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The major facts of Grate Himalayan trails

August 3, 2018

The major facts of Grate Himalayan trails

Nepal, a small country located in South Asia, is famously known for being the home of Mt. Everest and the Great Himalayan Trails. The Great Himalayan Trails are extensive and stretch from West Humla & Darchula to the East Kanchenjunga. Nepal is a popular tourist destination in Asia, with towering mountains and cultural sites being major attractions. Moreover, Nepal is home to many rare biodiversities that cannot be found anywhere else in the world. The country offers a range of tourist activities, including trekking in the Himalayas and cultural tours.

Great Himalayan trail- crossing suspension bridge in the Mountain

Nepal’s lowest point is only 60 meters above sea level, while the highest point is 8,848 meters (Mt. Everest). Surprisingly, these two points are only 200 kilometers apart in a straight line. Every day, a large number of trekkers visit Nepal via the Tribhuvan International Airport or the Sunauli border with India. Trekking permits can be obtained from the permit office at Damside in Pokhara for the Annapurna region. If you have a trekking agency with you, they can assist you in obtaining permits, but it is easier to book your trip through a local travel agency. During your trek, you will be required to show authorized permits at various checkpoints for safety and to show respect for the country.

Trekking is the main attraction for tourists visiting Nepal, and the duration of their trek can be customized based on the time they have available. There are treks ranging from a few days to as long as a month.

Before Sir Edmund Hillary and Tenzing Norgay climbed Mt. Everest in the 1950s, the trekking industry in Nepal was not well established. As more climbers visited the Everest region, the tourism industry began to grow slowly. Today, trekking in Nepal is a completely different experience than it was in the 50s. There are many facilities available for trekkers, including well-maintained walking paths, accommodations in villages along the way, permits for conservation areas, and opportunities to interact with people from various backgrounds.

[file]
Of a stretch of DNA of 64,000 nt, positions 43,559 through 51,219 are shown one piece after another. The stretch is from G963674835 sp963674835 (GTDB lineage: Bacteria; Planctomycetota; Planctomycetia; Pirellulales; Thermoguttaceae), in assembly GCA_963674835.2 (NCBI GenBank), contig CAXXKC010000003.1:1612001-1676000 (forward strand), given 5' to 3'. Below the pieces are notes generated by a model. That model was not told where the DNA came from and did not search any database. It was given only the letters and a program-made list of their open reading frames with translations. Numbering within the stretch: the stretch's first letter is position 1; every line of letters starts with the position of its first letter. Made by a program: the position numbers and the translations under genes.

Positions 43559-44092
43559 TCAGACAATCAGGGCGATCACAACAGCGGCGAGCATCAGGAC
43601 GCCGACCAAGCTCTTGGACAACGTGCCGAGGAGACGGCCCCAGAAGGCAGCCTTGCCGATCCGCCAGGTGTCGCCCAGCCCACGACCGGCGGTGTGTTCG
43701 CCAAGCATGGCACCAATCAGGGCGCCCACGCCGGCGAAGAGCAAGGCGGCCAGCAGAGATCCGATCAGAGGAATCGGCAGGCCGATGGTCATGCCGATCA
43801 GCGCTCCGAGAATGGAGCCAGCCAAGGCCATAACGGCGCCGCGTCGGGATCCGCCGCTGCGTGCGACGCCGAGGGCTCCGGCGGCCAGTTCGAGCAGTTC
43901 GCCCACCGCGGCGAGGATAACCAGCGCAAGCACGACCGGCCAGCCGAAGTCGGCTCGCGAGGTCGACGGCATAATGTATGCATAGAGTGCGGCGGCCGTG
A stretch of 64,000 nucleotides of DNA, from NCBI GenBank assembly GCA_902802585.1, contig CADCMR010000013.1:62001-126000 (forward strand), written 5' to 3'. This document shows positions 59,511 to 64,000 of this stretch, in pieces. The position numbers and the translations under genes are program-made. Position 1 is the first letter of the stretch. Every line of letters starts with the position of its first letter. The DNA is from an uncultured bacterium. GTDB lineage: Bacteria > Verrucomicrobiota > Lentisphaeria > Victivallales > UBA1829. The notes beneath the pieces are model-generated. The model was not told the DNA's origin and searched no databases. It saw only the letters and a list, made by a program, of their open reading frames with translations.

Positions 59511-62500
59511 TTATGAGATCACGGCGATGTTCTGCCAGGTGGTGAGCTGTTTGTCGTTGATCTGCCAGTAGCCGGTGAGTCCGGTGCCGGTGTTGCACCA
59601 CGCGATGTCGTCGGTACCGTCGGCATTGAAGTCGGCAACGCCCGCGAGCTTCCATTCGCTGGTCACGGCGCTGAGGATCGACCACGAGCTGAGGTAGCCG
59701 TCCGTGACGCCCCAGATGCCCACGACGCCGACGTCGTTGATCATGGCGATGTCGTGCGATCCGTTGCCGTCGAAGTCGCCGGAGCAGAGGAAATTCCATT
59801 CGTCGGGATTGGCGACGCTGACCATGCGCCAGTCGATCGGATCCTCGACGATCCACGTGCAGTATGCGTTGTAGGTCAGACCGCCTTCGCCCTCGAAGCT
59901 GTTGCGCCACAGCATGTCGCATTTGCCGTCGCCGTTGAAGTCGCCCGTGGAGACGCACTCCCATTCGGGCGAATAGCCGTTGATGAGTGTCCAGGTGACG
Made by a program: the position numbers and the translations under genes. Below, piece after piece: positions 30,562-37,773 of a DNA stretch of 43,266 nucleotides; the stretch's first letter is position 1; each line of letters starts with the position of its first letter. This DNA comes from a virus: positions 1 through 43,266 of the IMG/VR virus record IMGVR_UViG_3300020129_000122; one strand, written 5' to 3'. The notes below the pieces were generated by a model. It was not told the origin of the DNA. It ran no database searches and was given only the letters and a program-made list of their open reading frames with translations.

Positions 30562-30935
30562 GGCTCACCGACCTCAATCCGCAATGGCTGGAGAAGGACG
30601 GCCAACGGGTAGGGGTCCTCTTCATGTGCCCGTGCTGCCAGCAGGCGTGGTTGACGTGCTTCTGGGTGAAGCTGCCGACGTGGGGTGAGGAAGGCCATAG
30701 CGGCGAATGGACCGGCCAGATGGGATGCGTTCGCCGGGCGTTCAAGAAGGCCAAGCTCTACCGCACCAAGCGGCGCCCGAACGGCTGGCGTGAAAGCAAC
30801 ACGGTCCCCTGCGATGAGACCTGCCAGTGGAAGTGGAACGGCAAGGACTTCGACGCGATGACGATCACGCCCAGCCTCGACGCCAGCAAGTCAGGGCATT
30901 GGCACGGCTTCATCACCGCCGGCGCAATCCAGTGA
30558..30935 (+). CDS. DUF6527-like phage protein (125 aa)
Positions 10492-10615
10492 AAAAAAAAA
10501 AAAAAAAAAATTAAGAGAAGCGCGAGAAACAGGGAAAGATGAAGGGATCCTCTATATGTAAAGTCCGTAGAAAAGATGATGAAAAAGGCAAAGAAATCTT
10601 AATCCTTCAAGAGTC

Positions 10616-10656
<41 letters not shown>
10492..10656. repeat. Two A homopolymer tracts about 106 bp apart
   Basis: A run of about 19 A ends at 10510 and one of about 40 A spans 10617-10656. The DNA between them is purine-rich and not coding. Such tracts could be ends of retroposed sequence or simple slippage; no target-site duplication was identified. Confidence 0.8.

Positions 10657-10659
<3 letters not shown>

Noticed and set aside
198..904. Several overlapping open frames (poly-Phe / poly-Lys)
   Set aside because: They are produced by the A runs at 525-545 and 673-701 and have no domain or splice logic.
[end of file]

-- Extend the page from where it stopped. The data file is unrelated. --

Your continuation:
Accommodations are well-chosen, and electrical devices can be charged at every tea house or lodge. In addition, WiFi services are available in major trekking areas. There are some off-road constructions that are not suitable for trekking in Nepal, but if trekkers can handle alternative walking paths, the tourism industry can remain stable and continue to grow.

There are four major trekking regions in Nepal that are easily accessible: Everest, Annapurna Circuit, Poon Hill, Manaslu, and Langtang. The Everest region is the most popular, with 500 to 600 trekkers visiting every day in October and November. Trekkers are rewarded when they venture into these regions with breathtaking views of the Himalayas and diverse landscapes.

Great Himalaya trails- crossing Modi khola during ABC trek

Nepal boasts a variety of trekking routes, with the Everest region being the most popular and sought-after destination. The Annapurna and Langtang regions are easily accessible by road, allowing for shorter itineraries. However, trekking in the Everest region requires either a 14-hour bus ride or a flight, adding an additional five days to the itinerary. Adventurous trekkers who venture further afield can explore the great Himalayan trails, including Dolpo, Kanchenjunga, Makalu, and the remote western region of Nepal. While treks in the mid-part of Nepal, such as Annapurna and Manaslu, can be reached within a few days, treks to the remote restricted areas are far from the center but accessible by domestic flights.

Nepal is also home to six distinct vegetation zones, ranging from tropical to alpine, each rich in diverse flora and fauna. Though some rarer examples may be difficult to spot, the appropriate vegetation is well-populated in each zone.

Great Himalaya trails- Near Namche in Everest region